Realities of Shale Gas Resources: Yesterday, Today and Tomorrow
John B. Curtis1 and David G. Hill2
1Geology and Geological Engineering, Colorado School of Mines, Golden, CO
2EnCana Oil and Gas (USA), Inc., Denver, CO
Projections by the United States government indicate that annual U.S. gas demand could increase from the current 22 Tcf (trillion cubic feet) to 26 Tcf by the year 2030. This would occur during a period of declining Canadian gas imports and increasing U.S. reliance on LNG imports, a commodity only available in a highly competitive market. The Rocky Mountain area is projected to have a major role in supplying future demand.
Shale gas production, which dates from 1821 in the United States, is now rapidly increasing, accounting for approximately 5% of annual production. The U. S. Energy Information Administration estimates that shale gas production will overtake coalbed methane production by 2025, and will grow from the current 1 Tcf to 2.3 Tcf annually by 2030.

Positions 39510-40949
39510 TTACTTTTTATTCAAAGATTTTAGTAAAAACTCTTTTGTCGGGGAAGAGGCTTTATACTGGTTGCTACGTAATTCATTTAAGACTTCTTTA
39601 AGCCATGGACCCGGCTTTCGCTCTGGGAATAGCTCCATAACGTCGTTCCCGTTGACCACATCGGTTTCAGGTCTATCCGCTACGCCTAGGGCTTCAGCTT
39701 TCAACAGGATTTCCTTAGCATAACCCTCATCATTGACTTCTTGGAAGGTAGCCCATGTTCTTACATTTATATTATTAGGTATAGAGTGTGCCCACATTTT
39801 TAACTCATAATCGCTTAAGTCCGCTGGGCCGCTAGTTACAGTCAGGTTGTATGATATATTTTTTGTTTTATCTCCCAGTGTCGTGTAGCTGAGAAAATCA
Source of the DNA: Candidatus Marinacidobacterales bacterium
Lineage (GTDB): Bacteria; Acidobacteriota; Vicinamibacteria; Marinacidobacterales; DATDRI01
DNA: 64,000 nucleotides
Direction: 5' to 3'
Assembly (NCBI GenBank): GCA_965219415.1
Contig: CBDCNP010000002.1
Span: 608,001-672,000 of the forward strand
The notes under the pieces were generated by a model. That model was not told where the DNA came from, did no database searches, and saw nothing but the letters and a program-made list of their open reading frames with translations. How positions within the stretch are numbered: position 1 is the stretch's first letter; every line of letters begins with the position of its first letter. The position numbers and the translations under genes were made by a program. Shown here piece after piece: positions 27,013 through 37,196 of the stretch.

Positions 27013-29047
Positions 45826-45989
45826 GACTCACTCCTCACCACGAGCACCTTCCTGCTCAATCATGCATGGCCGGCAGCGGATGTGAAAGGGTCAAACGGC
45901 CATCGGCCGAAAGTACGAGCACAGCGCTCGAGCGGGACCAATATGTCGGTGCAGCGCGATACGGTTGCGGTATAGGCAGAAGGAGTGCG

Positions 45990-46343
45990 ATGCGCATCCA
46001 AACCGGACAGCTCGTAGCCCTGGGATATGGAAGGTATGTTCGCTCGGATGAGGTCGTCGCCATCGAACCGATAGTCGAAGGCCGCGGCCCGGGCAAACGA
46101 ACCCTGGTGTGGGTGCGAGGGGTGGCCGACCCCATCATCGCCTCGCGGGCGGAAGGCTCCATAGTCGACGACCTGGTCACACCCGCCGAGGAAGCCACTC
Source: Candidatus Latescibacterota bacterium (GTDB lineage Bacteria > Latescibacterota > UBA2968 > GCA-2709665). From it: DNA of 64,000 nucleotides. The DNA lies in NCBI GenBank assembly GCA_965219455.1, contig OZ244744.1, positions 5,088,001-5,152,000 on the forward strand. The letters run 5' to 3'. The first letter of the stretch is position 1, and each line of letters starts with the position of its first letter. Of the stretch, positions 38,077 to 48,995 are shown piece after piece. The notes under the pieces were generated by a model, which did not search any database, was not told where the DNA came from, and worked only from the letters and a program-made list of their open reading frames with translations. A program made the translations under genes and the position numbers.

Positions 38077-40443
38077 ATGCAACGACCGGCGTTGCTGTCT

Shale gas is also an increasingly large component of future, technically recoverable resources. Both of these trends are due to improvements in exploration, completion and production technologies, aided by wellhead price increases.
The latest Potential Gas Committee biennial assessment, (September, 2007), shows an overall increase of 18% (200 Tcf) for total U.S. gas resources. The bulk of this increase is for shale gas resources. This talk analyses shale gas future potential with an emphasis on Rocky Mountain plays and the economic realities of current and emerging U.S. Lower-48 plays.
AAPG Search and Discovery Article #90092©2009 AAPG Rocky Mountain Section, July 9-11, 2008, Denver, Colorado